Task force aims to shake up DEFRA's approach to regulation

The Environment Department (DEFRA) has completed a review aimed at developing a "smarter" approach to regulation.1 Many of its recommendations relate to agriculture - but the review may also affect environmental policy, including the Department's approach to regulatory charging.

A year ago, Secretary of State Margaret Beckett set up a taskforce to offer advice on "how to make DEFRA - already one of Whitehall's biggest regulators - into one of Whitehall's best regulators." The move - driven by concerns that the Department needs to be "smarter" at regulation - fits into the Government's "better regulation" agenda.

The taskforce, made up of senior civil servants and representatives of business, the public sector and academia, reported in early May. DEFRA is now drawing up an action plan to implement its 54 recommendations.

The review identified 867 legislative regulations overseen by DEFRA and its agencies, along with 54 codes of practice and guidance. The majority relate to agriculture, animal welfare, fisheries and food.

DEFRA oversees more than 30 enforcement bodies, with the Environment Agency and local authorities being the most important environmental regulators. The taskforce says it needs to examine its often "perfunctory" relationship with local authorities "as a matter of urgency".

In the environmental field, the taskforce identified 147 existing regulations applying to ecology, biodiversity and landscape and 101 covering public health. In contrast to agriculture, less than one third stemmed from EU legislation.

However, the environment accounts for more than a third of all regulatory proposals in the pipeline. Of the 75 new environmental measures, one third are EU proposals and one quarter concern implementation of EU legislation.

The taskforce says this "creates an impression of a steamroller of environmental regulation, rolling forward and impossible to stop." However, it believes that "classical regulation" may have reached a peak, mainly because EU policymakers are alive to the issue - and EU enlargement "will make it more difficult to regulate at all."

The review calls for new regulations to be accompanied by a simplification or removal of existing legislation, with greater use of "sunsetting" clauses and improved understanding of "cumulative burdens" on individual sectors.

More generally, the taskforce calls for a "step change" in DEFRA's approach to regulation - although many of its recommendations are rather vague. Much of its report is aimed mainly at agriculture and CAP reform, but its general recommendations will also affect DEFRA's environmental brief.

The main elements include: a clearer focus on outcomes; clearer accountabilities at the top of the Department served by a new Better Regulation Unit; a new "challenge function" to assess the merits of new and existing regulations; more effective use of impact assessments; and better management of interventions in the "regulatory lifecycle".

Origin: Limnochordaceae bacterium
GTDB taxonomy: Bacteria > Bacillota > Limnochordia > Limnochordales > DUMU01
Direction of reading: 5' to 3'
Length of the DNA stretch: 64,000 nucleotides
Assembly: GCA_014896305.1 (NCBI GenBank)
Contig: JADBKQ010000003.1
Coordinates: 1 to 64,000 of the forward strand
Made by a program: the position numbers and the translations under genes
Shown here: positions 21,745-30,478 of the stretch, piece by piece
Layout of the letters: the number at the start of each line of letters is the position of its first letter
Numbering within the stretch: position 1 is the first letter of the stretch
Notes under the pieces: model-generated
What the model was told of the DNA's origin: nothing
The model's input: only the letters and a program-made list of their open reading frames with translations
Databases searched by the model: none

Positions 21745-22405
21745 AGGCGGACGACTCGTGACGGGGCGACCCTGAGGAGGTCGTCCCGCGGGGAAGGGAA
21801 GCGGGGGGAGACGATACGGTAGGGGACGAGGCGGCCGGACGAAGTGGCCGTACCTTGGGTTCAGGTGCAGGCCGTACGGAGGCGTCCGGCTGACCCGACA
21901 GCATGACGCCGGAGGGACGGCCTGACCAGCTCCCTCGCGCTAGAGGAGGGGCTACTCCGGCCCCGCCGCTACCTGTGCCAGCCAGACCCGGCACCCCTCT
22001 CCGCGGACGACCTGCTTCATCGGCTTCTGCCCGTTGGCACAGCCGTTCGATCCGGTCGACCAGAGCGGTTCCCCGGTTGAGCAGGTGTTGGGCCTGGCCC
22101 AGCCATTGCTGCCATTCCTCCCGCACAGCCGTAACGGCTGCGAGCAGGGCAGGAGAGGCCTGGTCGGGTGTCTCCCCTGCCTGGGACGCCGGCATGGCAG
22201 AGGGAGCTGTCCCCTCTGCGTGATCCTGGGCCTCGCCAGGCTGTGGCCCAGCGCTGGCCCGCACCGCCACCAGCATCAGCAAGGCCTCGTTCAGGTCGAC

DEFRA and the Environment Agency recently developed a strategy for "modernising environmental regulation". This needs to be "revisited".

Some streamlining of regulators is also on the cards. The report backs Lord Haskins' proposals for a merger of the various countryside agencies - and suggests that similar action could be taken "in the areas of water, marine and energy".

The review offers general encouragement for a move away from traditional "command and control" regulation, and urges DEFRA to work harder to put this case in the formation of EU policy.

The taskforce notes that "in some areas DEFRA has a good record of pioneering market-based instruments" - although its use of the troubled UK emissions trading scheme as an example is perhaps a poor choice (see p 34 ). However, it stops short of repeating the common presumption in favour of market mechanism, and stresses that "the key consideration has to be whether the intervention is effective."

In a warning shot, it warns that "the satisfaction of business interests is at best a partial representation of the overall 'good' of a particular policy." However, understanding industries and adopting simple, clear and flexible approaches is seen as important. The review calls for DEFRA to set up business and other stakeholder focus groups and obtain public views through mechanisms such as citizens' juries.

Finally, the taskforce calls for a general policy statement about regulatory charging in a bid to bring "greater consistency and coherence where little exists at present." The requirement for many environmental regulators to recover their costs from business has been a long-standing complaint from many in industry.

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